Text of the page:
The Quiraing

I’m just going to put it out there that The Quiraing is possibly one of the most beautiful places I’ve ever visited.  High up on the eastern face of Meall na Suiramach, the northernmost summit of the Trotternish penninsula, The Quiraing is a landslip of epic proportions.  The drive to the summit is steep and fairly terrifying, but absolutely worth it for the views.  If time is on your side then it’d be worth taking the narrow circuit path through the valley; it’s a bit of a rocky scramble in places but has some of the most unbeatable views Skye has to offer. Expect crowds, but don’t miss The Quiraing.

Fun fact: The word “quiraing” comes from the Old Norse “round fold”.  It makes sense when you see the lie of the land.

Duntulm Castle

You may or may not have noticed, but I’ve got a bit of thing for castles.  The older the better.  While many people head straight to Skye’s Dunvegan Castle, my heart was taken by Duntulm, which stands at the northern tip of Trotterish.  This wasn’t somewhere we’d planned to visit; it was more of a chance encounter.  On our second day we were taking the scenic route around the northern coast of the island when this collection of ruins caught my eye.  The castle stands in a pretty derelict state, but that made it all the more intriguing.  Having done a little research since, I’ve learned that the castle was once home to the chiefs of Clan Macdonald of Sleat.  Perched on the edge on a seriously uninviting cliff, the setting is pretty imposing!  In fact, if the historians are correct, the only entrance would have been through a narrow cleft on the cliff face.  I don’t fancy that much, but today there’s little chance of climbing around the castle’s interior anyway, as much of it is fenced off for public safety.  Probably wise.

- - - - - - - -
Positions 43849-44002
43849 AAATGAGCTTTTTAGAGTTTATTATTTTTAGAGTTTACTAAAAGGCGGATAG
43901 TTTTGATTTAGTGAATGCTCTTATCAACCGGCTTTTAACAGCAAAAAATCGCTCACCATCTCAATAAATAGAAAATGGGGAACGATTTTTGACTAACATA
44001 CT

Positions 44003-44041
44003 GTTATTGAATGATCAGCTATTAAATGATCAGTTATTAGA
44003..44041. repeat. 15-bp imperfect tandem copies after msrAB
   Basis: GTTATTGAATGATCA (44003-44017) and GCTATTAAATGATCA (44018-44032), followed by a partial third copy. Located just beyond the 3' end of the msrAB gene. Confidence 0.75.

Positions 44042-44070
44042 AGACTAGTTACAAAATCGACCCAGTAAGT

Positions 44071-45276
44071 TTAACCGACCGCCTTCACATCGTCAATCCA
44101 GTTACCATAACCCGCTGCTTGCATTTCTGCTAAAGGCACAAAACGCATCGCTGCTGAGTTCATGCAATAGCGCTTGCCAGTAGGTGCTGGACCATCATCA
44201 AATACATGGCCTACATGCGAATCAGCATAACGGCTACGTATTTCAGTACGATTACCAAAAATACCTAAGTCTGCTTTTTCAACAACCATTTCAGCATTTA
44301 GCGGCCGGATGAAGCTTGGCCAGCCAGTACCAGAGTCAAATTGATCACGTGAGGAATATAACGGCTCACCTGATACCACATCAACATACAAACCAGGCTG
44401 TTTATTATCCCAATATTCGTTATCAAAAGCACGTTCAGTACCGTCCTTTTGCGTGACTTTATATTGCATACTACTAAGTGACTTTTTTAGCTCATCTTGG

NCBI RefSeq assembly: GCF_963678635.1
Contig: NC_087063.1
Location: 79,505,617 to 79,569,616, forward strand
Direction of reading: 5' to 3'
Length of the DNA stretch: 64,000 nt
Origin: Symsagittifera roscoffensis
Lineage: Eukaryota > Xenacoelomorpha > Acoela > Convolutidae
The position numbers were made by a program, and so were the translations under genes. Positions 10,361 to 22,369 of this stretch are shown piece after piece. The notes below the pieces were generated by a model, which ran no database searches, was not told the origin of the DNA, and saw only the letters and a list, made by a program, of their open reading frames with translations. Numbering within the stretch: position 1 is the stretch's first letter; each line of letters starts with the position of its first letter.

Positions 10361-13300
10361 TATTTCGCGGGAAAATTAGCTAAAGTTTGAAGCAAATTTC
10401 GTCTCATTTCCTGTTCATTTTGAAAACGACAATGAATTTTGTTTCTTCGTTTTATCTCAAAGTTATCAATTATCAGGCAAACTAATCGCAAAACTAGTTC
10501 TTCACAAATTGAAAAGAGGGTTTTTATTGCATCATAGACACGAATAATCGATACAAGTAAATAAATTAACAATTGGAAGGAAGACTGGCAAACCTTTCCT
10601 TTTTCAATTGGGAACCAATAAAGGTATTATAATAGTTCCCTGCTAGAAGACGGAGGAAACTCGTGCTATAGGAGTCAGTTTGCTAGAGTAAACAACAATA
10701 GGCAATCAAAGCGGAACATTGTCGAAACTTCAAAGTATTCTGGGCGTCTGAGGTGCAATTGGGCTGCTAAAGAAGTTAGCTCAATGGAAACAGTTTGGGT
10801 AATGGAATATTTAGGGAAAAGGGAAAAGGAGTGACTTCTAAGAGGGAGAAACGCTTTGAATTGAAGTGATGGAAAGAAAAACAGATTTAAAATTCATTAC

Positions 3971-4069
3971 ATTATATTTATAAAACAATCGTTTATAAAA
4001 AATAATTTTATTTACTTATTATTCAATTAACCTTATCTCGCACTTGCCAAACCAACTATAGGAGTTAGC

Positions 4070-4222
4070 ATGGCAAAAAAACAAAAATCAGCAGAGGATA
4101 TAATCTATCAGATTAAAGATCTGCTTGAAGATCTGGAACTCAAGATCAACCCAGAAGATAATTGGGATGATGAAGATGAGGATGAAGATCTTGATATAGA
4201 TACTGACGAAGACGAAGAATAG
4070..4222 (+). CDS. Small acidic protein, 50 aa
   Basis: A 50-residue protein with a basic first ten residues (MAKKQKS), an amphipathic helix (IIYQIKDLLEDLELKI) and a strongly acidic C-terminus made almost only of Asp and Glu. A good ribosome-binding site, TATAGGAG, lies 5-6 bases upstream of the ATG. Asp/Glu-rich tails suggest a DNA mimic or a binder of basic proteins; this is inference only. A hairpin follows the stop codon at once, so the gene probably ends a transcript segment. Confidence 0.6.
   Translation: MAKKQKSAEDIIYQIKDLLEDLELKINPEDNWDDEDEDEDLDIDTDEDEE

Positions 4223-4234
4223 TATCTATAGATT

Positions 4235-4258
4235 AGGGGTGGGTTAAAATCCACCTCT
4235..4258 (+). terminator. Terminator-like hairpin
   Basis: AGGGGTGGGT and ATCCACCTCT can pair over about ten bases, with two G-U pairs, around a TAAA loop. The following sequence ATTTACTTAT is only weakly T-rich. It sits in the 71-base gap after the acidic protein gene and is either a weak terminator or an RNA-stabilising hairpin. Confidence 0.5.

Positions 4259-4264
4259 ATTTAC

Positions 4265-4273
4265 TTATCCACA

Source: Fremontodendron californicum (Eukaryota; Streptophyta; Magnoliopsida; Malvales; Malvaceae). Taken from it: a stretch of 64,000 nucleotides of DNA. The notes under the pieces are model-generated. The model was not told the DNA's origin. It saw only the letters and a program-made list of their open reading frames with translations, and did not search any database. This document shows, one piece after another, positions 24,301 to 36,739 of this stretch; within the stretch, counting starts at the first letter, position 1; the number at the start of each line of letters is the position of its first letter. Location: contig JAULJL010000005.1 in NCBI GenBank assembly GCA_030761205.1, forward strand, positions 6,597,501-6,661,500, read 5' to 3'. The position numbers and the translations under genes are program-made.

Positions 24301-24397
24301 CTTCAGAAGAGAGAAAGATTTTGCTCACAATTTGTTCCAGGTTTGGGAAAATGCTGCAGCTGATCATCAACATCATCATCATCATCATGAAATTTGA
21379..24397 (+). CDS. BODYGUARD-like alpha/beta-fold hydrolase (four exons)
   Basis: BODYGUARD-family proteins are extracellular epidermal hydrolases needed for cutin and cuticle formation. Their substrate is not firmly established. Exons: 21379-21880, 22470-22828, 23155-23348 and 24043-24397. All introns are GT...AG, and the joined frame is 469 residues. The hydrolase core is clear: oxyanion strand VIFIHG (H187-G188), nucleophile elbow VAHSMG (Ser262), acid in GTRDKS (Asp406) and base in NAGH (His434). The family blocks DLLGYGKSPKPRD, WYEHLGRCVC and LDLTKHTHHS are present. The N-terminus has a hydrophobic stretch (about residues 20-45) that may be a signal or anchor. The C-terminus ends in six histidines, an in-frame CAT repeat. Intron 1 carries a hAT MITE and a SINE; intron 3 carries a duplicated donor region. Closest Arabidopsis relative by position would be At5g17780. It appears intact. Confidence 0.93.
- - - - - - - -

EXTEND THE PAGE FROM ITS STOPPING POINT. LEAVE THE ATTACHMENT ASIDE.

As if a ruined clifftop castle weren’t enough, Duntulm also offers some of the most gorgeous views we’d experienced from our travels around the island, with a panoramic vista out towards Lewis and Harris, and a backdrop which looked out onto the hamlet below.  We were lucky to have the sun come out long enough to enjoy a picnic with the sound of waves sweeping gently below, but even if the weather’s not on your side this is a great place to stop, and far enough off the beaten track that you might just get the castle to yourself.

 

Uig